An new group is putting pressure on the police and councillors for an independent inquiry into the historic sexual abuse in Nottinghamshire care homes.
The newly-formed Nottingham Childhood Sexual Abuse (CSA) action group, formed through former Forest Town man and abuse victim Mickey Summers, is fighting to bring forward the review into the abuse which stretches back to the 1960s.
Nottinghamshire Police are still running Operation Daybreak, their own investigation into the abuse across several council-run homes, which includes Laybrook in Mansfield and Skegby Hall.
But the CSA want a review free from the police and the Nottinghamshire County and Nottinghamshire City Council.
Scores of victims have already come forward, many of whom have been in contact with the CSA.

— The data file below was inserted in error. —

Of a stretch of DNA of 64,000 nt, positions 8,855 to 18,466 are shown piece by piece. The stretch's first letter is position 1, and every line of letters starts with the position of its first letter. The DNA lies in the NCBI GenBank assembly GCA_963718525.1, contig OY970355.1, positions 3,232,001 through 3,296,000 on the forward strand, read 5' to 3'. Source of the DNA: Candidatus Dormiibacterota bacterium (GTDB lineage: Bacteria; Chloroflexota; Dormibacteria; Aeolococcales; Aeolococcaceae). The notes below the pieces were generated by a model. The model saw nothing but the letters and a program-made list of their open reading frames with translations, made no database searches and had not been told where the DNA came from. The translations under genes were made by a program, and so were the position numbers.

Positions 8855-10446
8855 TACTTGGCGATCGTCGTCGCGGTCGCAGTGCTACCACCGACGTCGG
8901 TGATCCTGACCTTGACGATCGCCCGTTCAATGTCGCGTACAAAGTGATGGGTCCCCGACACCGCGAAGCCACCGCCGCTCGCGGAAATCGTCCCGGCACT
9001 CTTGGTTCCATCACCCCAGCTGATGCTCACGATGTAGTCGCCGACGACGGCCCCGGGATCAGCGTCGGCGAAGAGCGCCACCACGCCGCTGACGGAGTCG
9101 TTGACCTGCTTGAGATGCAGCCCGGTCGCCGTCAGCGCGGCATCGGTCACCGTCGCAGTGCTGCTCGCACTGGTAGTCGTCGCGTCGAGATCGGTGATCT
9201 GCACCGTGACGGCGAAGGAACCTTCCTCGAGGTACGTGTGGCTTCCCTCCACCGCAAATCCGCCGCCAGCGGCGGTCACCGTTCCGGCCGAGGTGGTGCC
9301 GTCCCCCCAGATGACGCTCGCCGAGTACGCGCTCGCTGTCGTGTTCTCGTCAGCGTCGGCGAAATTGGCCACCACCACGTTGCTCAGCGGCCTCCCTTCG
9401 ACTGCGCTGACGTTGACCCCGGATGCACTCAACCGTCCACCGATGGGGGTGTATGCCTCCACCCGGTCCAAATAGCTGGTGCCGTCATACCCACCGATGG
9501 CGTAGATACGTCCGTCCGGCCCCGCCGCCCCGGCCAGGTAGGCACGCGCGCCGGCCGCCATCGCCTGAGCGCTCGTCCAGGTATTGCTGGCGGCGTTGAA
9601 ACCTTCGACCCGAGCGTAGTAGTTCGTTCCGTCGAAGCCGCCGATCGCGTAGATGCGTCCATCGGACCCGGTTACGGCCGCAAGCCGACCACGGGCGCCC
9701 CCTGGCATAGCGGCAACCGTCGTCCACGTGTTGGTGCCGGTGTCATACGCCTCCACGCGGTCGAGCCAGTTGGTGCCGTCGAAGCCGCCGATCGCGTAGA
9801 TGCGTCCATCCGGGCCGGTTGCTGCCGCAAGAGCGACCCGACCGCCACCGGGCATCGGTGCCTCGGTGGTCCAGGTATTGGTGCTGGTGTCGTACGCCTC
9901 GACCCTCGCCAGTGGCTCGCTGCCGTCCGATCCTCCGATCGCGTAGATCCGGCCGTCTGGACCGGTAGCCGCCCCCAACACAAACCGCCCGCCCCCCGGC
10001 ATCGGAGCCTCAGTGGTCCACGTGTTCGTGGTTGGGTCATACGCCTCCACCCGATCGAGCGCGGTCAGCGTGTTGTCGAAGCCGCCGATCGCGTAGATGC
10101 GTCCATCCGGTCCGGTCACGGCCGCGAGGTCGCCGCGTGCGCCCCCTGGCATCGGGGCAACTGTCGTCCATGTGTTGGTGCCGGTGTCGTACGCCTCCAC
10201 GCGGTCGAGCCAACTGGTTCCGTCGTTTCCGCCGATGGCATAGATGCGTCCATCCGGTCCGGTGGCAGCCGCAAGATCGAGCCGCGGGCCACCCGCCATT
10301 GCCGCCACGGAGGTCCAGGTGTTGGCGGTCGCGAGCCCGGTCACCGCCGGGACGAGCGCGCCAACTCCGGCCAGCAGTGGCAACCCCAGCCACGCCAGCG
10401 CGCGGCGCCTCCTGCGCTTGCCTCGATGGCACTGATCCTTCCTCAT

Leading the group is close friend of Mickey Summers, and retired Army officer, David Hollas MBE , who said: “ We’ve had people come forward because they feel like they don’t have the confidence to go to the police.
“They need a supportive network.
“People feel that they are dealing with it on their own.
“They can now come to a group of people who have walked the same journey.”
The group’s primary aim is to force the independent inquiry, but are concerned they will not achieve this until Operation Daybreak is completed.
Daybreak has been running since 2010, and despite a number of arrests, there is yet to be a conviction.
Mr Hollas said the need for a fresh review has been heightened given the recent apparent failings of Rotherham Metropolitan Borough Council over historic sex abuse, and the high-profile probe into abuse at Westminster.
Mr Hollas added: “How many more do we need to have before we draw a line underneath it all?
“I’m confident we will get the inquiry, the question is, when. This needs to be kept in the public eye, and we will keep the pressure on to deliver it.
“We will keep banging on the table to bring an early conclusion to Daybreak.”